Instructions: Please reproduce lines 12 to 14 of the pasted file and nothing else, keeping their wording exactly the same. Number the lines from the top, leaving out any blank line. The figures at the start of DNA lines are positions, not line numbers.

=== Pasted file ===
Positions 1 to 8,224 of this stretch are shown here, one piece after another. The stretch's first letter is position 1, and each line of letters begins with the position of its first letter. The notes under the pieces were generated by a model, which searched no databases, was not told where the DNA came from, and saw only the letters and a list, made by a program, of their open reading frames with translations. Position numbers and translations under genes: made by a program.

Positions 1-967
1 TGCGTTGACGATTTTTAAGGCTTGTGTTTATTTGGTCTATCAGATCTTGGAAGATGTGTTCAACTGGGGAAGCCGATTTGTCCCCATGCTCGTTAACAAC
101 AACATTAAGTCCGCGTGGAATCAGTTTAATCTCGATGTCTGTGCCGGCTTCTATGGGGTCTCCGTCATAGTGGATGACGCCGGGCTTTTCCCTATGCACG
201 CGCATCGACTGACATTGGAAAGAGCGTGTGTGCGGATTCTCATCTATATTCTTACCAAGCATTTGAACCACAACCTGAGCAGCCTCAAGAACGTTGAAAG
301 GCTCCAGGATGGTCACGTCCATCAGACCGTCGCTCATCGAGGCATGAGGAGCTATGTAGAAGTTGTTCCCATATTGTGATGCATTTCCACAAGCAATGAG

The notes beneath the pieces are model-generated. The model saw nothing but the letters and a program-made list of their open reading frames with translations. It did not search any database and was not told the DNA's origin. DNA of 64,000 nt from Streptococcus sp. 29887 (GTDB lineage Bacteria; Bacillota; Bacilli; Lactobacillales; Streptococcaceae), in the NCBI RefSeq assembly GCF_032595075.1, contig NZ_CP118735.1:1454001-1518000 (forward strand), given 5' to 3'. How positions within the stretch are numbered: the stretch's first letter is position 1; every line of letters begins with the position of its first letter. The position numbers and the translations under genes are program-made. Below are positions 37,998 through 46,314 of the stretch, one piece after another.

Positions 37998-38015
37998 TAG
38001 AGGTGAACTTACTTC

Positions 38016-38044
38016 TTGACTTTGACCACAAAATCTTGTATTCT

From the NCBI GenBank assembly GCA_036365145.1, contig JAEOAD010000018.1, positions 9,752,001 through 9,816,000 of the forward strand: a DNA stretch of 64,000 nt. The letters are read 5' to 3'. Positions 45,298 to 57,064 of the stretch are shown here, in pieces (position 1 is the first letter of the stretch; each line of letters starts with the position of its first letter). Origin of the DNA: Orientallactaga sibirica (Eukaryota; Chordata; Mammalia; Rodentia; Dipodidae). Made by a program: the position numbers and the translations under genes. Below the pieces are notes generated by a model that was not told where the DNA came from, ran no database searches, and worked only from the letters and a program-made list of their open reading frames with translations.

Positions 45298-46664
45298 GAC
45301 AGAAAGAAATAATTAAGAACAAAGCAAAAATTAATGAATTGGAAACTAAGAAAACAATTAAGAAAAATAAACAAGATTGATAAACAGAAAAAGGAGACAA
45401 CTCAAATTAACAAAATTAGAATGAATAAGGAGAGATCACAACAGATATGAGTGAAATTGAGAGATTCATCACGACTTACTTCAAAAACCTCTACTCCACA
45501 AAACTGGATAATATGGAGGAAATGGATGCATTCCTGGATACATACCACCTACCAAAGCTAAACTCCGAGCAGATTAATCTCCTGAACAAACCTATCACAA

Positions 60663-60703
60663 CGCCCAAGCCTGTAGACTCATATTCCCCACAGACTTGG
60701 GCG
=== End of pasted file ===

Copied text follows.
38016 TTGACTTTGACCACAAAATCTTGTATTCT

From the NCBI GenBank assembly GCA_036365145.1, contig JAEOAD010000018.1, positions 9,752,001 through 9,816,000 of the forward strand: a DNA stretch of 64,000 nt. The letters are read 5' to 3'. Positions 45,298 to 57,064 of the stretch are shown here, in pieces (position 1 is the first letter of the stretch; each line of letters starts with the position of its first letter). Origin of the DNA: Orientallactaga sibirica (Eukaryota; Chordata; Mammalia; Rodentia; Dipodidae). Made by a program: the position numbers and the translations under genes. Below the pieces are notes generated by a model that was not told where the DNA came from, ran no database searches, and worked only from the letters and a program-made list of their open reading frames with translations.

Positions 45298-46664